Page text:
MEP Paul Nuttall, former leader of the UK Independence Party that campaigned for Brexit, said, “It would be a wonderful thing for Europe if a high number of national democrats and Eurosceptics got into the European Parliament to change its make-up and dynamic.”
But Alexander Clarkson, a lecturer in European studies at King’s College London, does not believe that populist forces want to bring down the EU but, rather, seek to try to work the EU system to their advantage.
Many await the elections with bated breath, fearing the impact populist – nationalist parties will have both on the outcome of the elections and their subsequent influence in steering EU legislation over the next five years. This is well summarised by Linnea Engstrom, a Swedish Greens MEP, who told The Brussels Times, “I feel frightened by the rise of populist parties. We live in a time where we need brave politicians with well thought-through policies.”
“Climate change and migration will need European solidarity and a just transition where no one is left behind. What are the populist answers to these complex issues? They’re just presenting fake solutions that creates a wall of fog for the voters,” she added.
|Fake news and voter turnout
In this age of fake news, the parliament has already moved to try to ensure that the elections remain tamper-free. New provisions are aimed at protecting the electoral process from online disinformation campaigns based on misuse of voters’ personal data.
Another key challenge is to actually get people out to vote in May. Turnout has traditionally been low since the first direct election back in 1979.
A new Eurobarometer poll found that only 47% of respondents recall having heard recently about the European elections in the media. In a bid to boost voter turnout, the European Economic Social Committee (EESC) and the European Parliament will undertake a number of activities in order to raise awareness among civil society organisations and the general public about the elections and to encourage participation.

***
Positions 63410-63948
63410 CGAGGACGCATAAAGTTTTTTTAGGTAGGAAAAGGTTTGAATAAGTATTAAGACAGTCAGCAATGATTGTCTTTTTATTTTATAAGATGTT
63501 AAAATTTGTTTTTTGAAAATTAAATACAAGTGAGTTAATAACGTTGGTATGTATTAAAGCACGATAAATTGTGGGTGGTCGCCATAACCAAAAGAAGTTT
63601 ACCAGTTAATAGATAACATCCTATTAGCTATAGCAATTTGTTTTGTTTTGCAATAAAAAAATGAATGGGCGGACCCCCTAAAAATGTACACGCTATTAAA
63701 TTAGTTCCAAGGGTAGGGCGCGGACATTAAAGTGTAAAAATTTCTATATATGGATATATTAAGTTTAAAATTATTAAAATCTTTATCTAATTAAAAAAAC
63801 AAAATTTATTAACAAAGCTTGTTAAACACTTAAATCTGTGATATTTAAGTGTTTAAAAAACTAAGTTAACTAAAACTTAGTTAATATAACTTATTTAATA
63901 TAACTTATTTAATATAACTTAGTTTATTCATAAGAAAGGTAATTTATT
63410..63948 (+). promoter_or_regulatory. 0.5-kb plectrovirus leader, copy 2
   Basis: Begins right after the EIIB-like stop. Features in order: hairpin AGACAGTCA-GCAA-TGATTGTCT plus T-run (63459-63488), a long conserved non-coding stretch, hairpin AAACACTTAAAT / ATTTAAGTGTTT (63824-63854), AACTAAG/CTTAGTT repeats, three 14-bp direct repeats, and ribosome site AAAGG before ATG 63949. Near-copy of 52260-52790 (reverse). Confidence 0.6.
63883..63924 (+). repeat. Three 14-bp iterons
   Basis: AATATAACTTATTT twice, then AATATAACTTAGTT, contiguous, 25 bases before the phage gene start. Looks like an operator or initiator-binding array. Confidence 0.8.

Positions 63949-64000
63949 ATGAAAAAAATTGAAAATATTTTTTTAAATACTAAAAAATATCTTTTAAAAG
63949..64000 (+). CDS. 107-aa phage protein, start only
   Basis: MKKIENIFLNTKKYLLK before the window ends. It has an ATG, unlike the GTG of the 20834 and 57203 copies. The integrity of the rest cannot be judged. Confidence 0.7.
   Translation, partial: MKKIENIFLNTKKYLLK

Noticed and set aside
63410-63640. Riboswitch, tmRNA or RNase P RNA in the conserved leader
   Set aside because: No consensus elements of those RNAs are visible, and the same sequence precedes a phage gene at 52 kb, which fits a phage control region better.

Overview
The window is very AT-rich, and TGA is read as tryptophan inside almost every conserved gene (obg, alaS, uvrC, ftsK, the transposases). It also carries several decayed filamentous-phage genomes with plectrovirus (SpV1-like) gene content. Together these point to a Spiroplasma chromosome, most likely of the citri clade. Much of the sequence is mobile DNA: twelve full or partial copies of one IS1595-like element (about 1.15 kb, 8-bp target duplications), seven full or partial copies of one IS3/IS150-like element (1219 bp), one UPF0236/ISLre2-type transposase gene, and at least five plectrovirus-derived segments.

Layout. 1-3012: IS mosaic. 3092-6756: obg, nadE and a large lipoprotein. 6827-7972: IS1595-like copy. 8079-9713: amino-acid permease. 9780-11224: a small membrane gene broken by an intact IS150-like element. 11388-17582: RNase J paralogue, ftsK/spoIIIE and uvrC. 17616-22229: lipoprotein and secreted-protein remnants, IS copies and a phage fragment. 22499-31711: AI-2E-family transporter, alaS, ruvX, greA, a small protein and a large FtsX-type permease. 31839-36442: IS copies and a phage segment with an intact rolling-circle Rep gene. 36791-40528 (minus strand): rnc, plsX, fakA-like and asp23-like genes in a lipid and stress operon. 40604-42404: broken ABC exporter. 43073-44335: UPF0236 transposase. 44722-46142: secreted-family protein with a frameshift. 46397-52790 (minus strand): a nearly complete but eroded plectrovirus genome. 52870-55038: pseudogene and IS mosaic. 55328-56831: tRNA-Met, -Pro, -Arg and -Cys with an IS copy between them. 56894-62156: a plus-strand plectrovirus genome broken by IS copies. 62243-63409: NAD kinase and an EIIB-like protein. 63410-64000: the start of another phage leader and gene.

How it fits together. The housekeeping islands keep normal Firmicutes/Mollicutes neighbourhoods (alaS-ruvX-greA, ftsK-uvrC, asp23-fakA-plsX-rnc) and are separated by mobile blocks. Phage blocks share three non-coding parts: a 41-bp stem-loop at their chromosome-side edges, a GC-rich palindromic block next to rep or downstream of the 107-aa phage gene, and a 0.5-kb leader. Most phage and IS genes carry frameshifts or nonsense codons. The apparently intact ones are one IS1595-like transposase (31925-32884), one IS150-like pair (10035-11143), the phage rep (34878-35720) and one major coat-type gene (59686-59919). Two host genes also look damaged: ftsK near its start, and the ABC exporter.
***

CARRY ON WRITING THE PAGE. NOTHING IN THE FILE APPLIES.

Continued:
Three major awareness campaigns will be run to encourage EESC members to play an active role in the European elections’ campaign. Luca Jahier, President of the EESC, backs the ThisTimeImVoting initiative, saying, “Understanding and embracing change will allow Europe to move forward and shape the global order for the 21st century.”
For the first time, 48% of European citizens believe that “their voice counts in the EU”. Despite differences among member states, this represents an overall increase of 10 percent over the last ten years.
What parliament has called a “ground-breaking new website” has also been launched, demonstrating the EU’s impact on individual citizens. Although 68% of respondents in the polls agree that their country has benefitted from EU membership, there have been very few attempts to list the concrete benefits of EU membership to ordinary people across the EU.
The interactive, multilingual online website (www.what-europe-does-for-me.eu), put together by the European Parliamentary Research Service, presents hundreds of easy-to-read, one-page notes giving examples of the “positive difference that the EU makes to people’s lives.” It outlines some of the achievements of the current parliamentary term, and the outlook for the future, with a special focus on public opinion and citizens’ concerns and expectations of EU action.
By Martin Banks